on a whole family of dishes.
The tarka dal is Auntie Hameeda
the karhai ghosht is Khala Ameena
the gajjar halva is Appa Rasheeda.

The warm naan is you.

My hand stops half-way to my mouth.
The Sunday light has locked
on all of us:
the owner’s smiling son,
the cook at the hot kebabs,
Kartar, Rohini, Robert,
Ayesha, Sangam, I,
bound together by the bread we break,
sharing out our continent.

These
are ways of remembering.

Other days, we may prefer
Chinese.


A few comments. I should admit sheepishly first of all that as someone who teaches and writes about the novel I am terribly self-conscious about how unsophisticated I am in my understanding of poetry. I am very weak on prosody in particular and so will try my best to avoid embarrassing myself on that front. In fact, I will restrict myself to a few fragmentary observations.

  • Movement. Movement is central to the poem. It begins with the movement that takes us to the setting of the poem, to the Lahore Karhai: the journey across London, described heretically as a pilgrimage. This journey evokes another indirectly (in the second stanza), a journey of another kind, made by people the speaker is aware she cannot claim identity with (in the third stanza); at another remove still is the diasporic journeys that have brought her to London. At the level of form, the poem itself is on the move, its rhythm and energy, especially in the early stanzas, mimicking the movement it describes of the packed car heading to the Lahore Karhai.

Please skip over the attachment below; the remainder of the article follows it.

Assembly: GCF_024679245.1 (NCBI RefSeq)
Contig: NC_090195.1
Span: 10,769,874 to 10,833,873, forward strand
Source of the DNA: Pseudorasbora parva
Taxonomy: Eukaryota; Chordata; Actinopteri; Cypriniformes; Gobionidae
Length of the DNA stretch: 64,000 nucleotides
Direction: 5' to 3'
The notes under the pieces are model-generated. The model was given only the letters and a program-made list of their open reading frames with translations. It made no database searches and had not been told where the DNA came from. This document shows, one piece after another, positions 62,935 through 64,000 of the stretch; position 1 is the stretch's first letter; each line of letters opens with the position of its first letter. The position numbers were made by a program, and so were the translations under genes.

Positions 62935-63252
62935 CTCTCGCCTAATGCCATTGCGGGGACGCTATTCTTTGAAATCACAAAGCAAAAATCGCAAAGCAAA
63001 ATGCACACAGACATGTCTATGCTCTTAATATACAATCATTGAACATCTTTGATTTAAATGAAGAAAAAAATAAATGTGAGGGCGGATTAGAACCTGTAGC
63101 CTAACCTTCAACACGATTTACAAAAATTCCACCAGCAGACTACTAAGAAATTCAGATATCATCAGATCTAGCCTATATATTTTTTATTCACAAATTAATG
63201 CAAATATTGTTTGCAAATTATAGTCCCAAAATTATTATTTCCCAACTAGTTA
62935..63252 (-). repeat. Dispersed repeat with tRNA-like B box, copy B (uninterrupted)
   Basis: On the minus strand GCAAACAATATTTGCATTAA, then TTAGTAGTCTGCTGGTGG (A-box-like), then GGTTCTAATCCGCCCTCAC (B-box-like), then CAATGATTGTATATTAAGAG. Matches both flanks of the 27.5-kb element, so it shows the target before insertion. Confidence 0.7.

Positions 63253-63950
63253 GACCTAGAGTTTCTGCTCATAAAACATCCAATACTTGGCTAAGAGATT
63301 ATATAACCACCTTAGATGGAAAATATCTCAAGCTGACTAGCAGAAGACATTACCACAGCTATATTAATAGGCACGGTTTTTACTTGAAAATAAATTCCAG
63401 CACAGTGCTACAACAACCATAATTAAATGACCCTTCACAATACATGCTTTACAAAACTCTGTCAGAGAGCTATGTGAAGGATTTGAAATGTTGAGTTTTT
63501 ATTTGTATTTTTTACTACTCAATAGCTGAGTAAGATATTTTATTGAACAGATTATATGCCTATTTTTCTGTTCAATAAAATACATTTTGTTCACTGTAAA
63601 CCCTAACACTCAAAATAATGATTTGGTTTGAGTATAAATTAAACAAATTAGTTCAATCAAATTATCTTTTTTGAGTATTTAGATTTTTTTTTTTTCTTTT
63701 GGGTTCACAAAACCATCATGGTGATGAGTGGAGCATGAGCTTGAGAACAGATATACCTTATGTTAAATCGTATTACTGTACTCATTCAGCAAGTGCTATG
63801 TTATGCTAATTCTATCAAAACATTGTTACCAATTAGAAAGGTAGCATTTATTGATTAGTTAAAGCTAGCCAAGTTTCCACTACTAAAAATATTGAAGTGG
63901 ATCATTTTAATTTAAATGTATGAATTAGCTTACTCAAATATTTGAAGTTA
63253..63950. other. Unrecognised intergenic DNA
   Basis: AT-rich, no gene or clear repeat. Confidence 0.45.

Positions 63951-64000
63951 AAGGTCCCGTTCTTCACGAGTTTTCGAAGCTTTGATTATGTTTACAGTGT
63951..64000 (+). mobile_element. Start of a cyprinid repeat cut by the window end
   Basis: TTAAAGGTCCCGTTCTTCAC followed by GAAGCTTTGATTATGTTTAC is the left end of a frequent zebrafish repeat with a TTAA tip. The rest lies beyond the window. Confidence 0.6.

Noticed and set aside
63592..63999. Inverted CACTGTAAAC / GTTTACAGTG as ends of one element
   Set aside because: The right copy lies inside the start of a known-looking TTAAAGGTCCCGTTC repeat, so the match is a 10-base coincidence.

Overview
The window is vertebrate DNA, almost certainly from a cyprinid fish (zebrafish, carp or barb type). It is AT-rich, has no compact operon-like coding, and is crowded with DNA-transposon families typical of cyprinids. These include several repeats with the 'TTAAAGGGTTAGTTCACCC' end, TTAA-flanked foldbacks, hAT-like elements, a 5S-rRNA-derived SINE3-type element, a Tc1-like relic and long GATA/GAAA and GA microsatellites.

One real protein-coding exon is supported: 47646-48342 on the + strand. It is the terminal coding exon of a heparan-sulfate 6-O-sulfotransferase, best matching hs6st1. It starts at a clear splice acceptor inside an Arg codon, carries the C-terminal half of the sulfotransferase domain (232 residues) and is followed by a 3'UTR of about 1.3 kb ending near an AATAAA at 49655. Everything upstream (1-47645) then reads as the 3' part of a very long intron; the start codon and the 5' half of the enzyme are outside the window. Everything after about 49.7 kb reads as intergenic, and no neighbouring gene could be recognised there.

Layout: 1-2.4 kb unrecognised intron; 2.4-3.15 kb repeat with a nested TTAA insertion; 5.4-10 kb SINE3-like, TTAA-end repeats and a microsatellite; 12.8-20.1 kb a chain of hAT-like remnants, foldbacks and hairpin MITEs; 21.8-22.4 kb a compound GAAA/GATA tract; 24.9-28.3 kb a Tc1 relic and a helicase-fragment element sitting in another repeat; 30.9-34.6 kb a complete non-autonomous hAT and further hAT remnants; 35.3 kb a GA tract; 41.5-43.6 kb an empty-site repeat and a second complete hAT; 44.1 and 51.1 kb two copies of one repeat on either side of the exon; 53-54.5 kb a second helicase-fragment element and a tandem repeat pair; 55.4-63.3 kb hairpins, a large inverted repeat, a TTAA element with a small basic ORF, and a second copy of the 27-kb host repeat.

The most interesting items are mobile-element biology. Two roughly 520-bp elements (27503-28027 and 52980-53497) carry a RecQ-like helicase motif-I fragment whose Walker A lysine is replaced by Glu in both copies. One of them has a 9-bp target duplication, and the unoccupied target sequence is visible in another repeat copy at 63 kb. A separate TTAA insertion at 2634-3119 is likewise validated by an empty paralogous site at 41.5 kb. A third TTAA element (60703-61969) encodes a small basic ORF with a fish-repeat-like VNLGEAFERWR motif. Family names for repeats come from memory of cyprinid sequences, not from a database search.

•  The question of home and community. The only set location in the poem is the restaurant. It is a poem about intimacy, about family but it takes as its location not the family kitchen or dining room but a restaurant. Though it participates in a familiar diasporic identification of cultural identity and food it refuses to situate this within the bounded domestic space of family. Instead we are in a restaurant, a space of a larger conviviality, with “the owner’s smiling son”, “the cook at the hot kebabs” drawn into the circle of intimacy of food, “bound together by the bread we break”. And, of course, the speaker and her family are not from Wembley—they come from “across the city”.
  • Hybridity. First the language; the refusal to translate “yaad na jaye” into English even though it signals early in the poem the theme of memory and connection that is central to it; the refusal also to italicize the food names. And also the motley crew at the table: “the Lahore runaway”, “the Sindhi refugee”, “his beautiful wife who prays each day to Krishna”, “the Englishman too young to be flavoured by the Raj”, “the girls…wearing the confident air of Bombay”. The poem enumerates this hybridity—religious, national, intergenerational—but does not make heavy weather of it.